A 100-year-old yoga instructor has no plans to stop teaching: Recently She Receives Prestigious India's Padma Shri Award


HARTSDALE, N.Y. — A 100-year-old yoga instructor has no plans to stop practicing and teaching.

On a spring day in Hartsdale, a northern suburb of New York City where she leads her classes, Tao Porchon-Lynch said she first encountered the ancient practice at age 7 in her native India. Strolling along a beach, she was transfixed by a group of boys doing yoga poses. When her aunt told her the movements were "not ladylike," she responded, "If boys can do it, I can do it."

By the time Porchon-Lynch was a teenager, already teaching yoga, she was able to explain how to breathe in a healthy way — especially to people in awkward sitting positions.

"I said, 'You're squashing your lungs. Your lungs are not down in the navel, they are above,'" she said.
She also has advice for herself. "When I wake up in the morning, I look at the sun and I say, 'This is going to be the best day of my life' and it will be. It always is."

Tao Porchon-Lynch
Tao Porchon-Lynch
Tao Porchon-Lynch Receives Prestigious Padma Shri Award 2019

January 26, 2019 - The Ministry of Home Affairs in India announced from New Delhi that 100-year-old historical icon and yoga master Tao Porchon-Lynch has received the prestigious Padma Shri Award 2019 for her distinguished service.  The Padma Award, instituted in 1954, is one of the highest civilian honors conferred by the Government of India.

When asked by phone whether she would like to receive the award, Porchon-Lynch said with clear joy, "I would be delighted."  Her biographer, Teresa Kay-Aba Kennedy, said, "Tao loves India. It is her first home. She also embodies the value of service that the Padma Awards represent."

The Padma Awards are presented by the President of India at ceremonial functions which are held at Rashtrapati Bhavan–the official home of the president located at the Western end of Rajpath in New Delhi–usually around March or April every year. The awardees are presented a Sanad (certificate) signed by the President and a medallion. The recipients are also given a small replica of the medallion, which they can wear during any ceremonial/State functions, etc.  The award seeks to recognize achievements in all fields of activities or disciplines where an element of public service is involved.  The fields include Art, Social Work, Public Affairs, Science & Engineering, Trade & Industry, Medicine, Literature & Education, Civil Service, Sports, and Others (such as the propagation of Indian Culture, and Human Rights).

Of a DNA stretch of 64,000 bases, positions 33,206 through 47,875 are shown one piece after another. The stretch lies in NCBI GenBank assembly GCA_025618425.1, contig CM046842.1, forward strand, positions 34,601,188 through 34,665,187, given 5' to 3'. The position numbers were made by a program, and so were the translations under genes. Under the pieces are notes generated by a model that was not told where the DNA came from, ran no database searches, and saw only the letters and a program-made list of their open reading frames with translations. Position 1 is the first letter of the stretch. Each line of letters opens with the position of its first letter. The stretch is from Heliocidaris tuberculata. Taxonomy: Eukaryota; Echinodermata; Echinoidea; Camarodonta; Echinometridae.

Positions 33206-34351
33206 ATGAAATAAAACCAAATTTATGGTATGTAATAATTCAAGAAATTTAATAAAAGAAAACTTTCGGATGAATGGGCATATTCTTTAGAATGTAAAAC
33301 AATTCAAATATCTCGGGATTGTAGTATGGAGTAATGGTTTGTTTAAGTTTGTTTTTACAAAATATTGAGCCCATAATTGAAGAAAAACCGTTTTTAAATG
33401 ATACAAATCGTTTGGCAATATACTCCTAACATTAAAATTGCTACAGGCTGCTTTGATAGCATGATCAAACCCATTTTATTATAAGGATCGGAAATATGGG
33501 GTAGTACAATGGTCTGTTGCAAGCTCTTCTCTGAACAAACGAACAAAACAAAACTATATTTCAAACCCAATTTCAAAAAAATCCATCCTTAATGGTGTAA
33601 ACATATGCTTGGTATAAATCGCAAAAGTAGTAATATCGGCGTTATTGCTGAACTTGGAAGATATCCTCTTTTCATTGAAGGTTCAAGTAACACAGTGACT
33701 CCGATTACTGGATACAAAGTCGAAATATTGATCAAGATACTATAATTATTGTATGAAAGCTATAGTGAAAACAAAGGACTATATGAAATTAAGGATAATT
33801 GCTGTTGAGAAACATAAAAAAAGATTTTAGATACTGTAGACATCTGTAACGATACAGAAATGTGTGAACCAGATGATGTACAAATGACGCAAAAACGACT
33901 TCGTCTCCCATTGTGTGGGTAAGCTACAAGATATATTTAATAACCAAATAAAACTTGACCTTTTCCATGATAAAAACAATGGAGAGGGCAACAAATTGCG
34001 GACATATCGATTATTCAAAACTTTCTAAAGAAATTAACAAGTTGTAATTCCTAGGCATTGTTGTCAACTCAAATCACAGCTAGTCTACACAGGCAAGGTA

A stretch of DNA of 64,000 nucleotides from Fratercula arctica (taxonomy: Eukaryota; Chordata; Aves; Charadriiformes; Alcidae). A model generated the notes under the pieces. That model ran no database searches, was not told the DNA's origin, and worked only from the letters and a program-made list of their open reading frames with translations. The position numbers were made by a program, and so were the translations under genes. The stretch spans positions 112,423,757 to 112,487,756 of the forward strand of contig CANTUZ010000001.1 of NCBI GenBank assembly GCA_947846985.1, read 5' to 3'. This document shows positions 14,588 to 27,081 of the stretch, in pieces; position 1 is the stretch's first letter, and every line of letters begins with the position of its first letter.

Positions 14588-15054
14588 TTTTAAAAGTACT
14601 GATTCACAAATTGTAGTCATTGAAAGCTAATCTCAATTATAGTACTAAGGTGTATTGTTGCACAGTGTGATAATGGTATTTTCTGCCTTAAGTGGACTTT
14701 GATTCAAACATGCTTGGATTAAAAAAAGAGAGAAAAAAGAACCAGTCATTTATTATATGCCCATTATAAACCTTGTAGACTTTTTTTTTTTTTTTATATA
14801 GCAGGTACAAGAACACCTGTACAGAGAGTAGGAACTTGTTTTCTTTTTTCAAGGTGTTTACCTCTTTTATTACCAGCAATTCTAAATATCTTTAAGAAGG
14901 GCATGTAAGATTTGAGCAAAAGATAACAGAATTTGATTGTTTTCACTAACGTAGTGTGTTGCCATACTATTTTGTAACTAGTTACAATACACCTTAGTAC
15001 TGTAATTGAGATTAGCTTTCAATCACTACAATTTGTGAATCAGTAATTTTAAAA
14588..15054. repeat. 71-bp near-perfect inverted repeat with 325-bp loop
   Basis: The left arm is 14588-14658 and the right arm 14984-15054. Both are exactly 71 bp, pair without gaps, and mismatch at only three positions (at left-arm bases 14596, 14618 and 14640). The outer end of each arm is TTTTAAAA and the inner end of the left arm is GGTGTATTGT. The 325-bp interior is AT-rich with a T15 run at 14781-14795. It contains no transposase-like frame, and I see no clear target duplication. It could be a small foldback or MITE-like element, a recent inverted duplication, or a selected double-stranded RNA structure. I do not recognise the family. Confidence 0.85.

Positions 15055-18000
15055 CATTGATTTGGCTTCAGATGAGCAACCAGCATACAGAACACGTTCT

“As her biographers, my mother and I are simply thrilled for Tao. Since meeting Tao in 2007, and given that she asked us specifically to work with her to capture her life story, our goal has been to ensure that her brand/legacy is viewed with the highest level of honor. The Padma Shri Award–along with appearances we coordinated with The Dalai Lama, Dr. Deepak Chopra, Sadhguru, and others–accomplishes that and adds to her distinction,” Kennedy said.

In addition to being a world renown yoga master, Porchon-Lynch has been an ardent proponent of Oneness and Freedom for All.  Her mother, who died in childbirth, was from Bihar in East India, and her father was French.  For the first twenty years of her life, she grew up in Pondicherry, on the Bay of Bengal.  A French colonial settlement until 1954, Pondicherry was the home of her uncle, Vital Porchon, who raised her.  An engineer who created some of the notable railroad lines, he knew people such as Swami Vivekananda, Sri Aurobindo, Mahatma Gandhi and Jawaharlal Nehru, the first Prime Minister of India.
Salt March led by Mahatma Gandhi
Salt March led by Mahatma Gandhi

In 1930, Tao joined her uncle in the famous Salt March led by Mahatma Gandhi.  She marched with Gandhi a second time a few years later and has said that he "decorates the walls" of her mind. She discovered yoga at eight years old on the beaches of Pondicherry and went on to study with the greats: Sri Aurobindo, B.K.S. Iyengar, Sri K. Pattabhi Jois, Swami Prabhavananda, and the Maharishi Mahesh Yogi. She also made documentary films in India, including one of the first Republic Day, and she was instrumental in raising money early on for Literacy House in Lucknow. Her mentor was Dr. Welthy Honsinger Fisher who founded World Education.

Over the past century, Porchon-Lynch has been a French Resistance fighter in World War II, couture model, actress under contract with MGM in Hollywood, film producer and distributor, newspaper publisher, wine connoisseur, yoga teacher, and ballroom dancer. In 2012, she was named Oldest Yoga Teacher by Guinness World Records. In 2015, at 96 years old, she wowed millions as she danced with her 26-year-old partner on America's Got Talent. In 2016, she spoke at the United Nations for International Day of Yoga and received an honor at the UN for Women's Entrepreneurship Day. In 2017, she was named Oldest Ballroom Dancer by both Guinness World Records and the World Book of Records.  That same year, she received the Yoga Ratna Award in Bangalore.

Shwaasa Guru Sri Vachananand Swamiji, who hosted Porchon-Lynch in Bangalore, sent his delight about the Padma Shri Award and said, "Congratulations to Tao Porchon-Lynch.  I am very proud of you for the rich contribution towards Yoga."

More information on her incredible journey can be found in her award-winning autobiography, Dancing Light: The Spiritual Side of Being Through the Eyes of a Modern Yoga Master (2015) and nuggets of her wisdom can be found in her award-winning quote book, Shining Bright: Quotes and Images to Inspire Optimism, Gratitude & Belief in Your Limitless Potential (2017). 

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